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1. (Original post by nwmyname)
uberteknik Abeh here, in this question, why is x positive but not negative?
Internationally standardised (ISO) circuit symbol for the battery using the conventional current definition:

2. (Original post by voltz)
So essentially we are just finding the ratio of voltage in the resistors and using that? I managed t get the ration of 2/3 by assigning the same resistance to each and finding the total resistance. Then, worked out ratio of P and multiplied by 12 to get 8
Yup. That's all you need.
3. (Original post by uberteknik)
Internationally standardised (ISO) circuit symbol for the battery using the conventional current definition:

can you explain how this is? I thought nve to pve?

How is this wrong?
4. (Original post by nwmyname)
can you explain how this is? I thought nve to pve?

How is this wrong?
Coventional current goes from positive to negative whereas the elecric current goes from negative to positive

5. (Original post by nwmyname)
can you explain how this is? I thought nve to pve?

How is this wrong?
As voltz said, in a conductor, electron actual flow is from -ve to +ve.

Historically, when electricity was discovered, no-one knew about atoms let alone electrons and charge carriers. Benjamin Franklin (in the 19th century) decided an arbitrary convention where he thought charge flowed from +ve to -ve (smooth wax to rough wool in his experiments).. As sods luck would have it, he chose incorrectly when the true nature of electricity in conductors was identified in the first part of the 20th century.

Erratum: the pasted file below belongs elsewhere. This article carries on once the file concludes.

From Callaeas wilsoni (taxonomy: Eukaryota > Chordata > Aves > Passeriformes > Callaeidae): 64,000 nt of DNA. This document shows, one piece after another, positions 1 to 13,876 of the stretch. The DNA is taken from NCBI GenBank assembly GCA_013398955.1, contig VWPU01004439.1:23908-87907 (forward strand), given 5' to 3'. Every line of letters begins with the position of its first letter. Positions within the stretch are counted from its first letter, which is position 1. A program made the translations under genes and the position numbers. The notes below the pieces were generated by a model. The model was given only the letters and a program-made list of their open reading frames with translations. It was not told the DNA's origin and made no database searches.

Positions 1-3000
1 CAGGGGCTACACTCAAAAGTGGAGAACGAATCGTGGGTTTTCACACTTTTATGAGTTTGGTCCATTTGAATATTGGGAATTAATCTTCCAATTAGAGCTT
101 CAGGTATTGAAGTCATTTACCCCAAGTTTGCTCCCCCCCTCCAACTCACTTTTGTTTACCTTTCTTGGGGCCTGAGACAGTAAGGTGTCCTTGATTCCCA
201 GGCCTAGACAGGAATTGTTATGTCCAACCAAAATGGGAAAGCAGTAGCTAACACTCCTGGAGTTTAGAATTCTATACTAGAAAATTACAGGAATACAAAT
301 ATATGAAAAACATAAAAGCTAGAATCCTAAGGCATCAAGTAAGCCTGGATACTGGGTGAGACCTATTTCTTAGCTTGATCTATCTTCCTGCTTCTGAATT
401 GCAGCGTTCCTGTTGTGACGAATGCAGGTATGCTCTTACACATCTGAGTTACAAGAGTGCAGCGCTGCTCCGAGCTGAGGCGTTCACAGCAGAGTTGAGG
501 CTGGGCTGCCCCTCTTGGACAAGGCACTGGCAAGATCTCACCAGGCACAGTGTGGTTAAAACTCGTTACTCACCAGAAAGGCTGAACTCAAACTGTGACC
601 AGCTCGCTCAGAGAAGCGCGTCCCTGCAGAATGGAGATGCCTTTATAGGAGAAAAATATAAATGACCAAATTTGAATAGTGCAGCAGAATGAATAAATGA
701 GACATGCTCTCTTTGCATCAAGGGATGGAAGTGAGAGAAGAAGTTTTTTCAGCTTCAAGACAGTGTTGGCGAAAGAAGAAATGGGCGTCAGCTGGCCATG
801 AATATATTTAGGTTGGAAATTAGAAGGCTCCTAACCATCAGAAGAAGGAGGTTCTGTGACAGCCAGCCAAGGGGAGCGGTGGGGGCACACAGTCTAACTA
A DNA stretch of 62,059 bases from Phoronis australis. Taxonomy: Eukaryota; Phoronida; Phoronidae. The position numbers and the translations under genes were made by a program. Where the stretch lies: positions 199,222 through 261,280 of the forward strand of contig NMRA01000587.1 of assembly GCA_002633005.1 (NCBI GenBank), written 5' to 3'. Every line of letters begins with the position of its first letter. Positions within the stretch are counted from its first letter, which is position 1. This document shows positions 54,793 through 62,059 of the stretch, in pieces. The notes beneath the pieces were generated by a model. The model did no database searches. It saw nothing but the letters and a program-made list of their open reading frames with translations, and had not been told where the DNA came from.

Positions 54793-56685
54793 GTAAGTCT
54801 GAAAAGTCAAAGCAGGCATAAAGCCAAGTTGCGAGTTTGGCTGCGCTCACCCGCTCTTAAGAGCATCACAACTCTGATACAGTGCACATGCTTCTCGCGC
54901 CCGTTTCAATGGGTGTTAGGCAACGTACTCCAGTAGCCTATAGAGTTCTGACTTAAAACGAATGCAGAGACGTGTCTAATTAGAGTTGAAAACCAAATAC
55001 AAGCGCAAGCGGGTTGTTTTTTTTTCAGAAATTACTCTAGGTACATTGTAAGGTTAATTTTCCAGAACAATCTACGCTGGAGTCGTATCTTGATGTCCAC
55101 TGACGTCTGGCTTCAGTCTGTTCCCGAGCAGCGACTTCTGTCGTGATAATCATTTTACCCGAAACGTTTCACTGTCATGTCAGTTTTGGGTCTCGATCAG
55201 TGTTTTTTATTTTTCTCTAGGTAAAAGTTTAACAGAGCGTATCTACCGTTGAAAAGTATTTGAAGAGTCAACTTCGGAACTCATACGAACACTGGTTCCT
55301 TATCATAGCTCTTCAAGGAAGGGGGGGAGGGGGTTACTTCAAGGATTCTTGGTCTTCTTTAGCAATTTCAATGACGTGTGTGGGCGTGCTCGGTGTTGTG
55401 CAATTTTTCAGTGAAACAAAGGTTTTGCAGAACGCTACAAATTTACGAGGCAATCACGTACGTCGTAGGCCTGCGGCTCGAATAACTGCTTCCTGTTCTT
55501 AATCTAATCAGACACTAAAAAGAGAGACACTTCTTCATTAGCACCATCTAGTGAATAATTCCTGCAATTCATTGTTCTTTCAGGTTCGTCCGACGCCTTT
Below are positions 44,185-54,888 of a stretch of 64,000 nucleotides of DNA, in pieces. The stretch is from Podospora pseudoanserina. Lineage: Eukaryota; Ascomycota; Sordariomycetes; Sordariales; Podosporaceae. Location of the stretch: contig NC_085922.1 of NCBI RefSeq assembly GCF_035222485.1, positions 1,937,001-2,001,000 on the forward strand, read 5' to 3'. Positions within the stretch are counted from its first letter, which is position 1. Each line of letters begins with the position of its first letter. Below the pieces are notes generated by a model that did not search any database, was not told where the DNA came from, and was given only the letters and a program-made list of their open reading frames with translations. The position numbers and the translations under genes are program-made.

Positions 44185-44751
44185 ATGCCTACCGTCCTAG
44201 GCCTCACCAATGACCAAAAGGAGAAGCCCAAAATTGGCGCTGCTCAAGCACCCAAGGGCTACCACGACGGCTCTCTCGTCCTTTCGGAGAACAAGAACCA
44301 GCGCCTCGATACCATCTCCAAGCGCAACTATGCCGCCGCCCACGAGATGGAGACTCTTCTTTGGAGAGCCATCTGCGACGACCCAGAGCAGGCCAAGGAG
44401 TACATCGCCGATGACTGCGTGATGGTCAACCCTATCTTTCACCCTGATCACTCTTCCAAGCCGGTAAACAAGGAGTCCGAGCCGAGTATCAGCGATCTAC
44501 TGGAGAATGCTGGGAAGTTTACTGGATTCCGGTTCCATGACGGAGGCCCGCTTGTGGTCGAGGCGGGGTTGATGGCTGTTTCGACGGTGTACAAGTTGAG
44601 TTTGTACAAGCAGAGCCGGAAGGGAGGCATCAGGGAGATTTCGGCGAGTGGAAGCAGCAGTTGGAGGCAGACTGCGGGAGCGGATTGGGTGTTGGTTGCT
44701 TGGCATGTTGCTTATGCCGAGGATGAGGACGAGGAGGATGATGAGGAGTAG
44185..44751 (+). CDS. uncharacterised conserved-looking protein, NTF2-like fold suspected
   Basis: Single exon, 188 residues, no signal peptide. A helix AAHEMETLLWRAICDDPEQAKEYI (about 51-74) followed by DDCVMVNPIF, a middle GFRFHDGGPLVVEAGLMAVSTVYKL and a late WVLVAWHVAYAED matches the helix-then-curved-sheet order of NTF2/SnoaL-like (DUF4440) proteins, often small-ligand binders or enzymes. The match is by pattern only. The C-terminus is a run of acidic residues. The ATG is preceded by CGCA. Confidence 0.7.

By that time, Franklins convention was in such widespread use, it was deemed too difficult and unnecessary to change, so it stuck and we still use it to this very day - otherwise known as 'conventional current'.

In reality, as long as everyone uses the same convention (which we do), then it does not make any difference to calculations or outcomes whatsoever.

This is also one of the reasons why the Anode and Cathode terminology is used, to remove ambiguity when describing the physical nature of electron flow.

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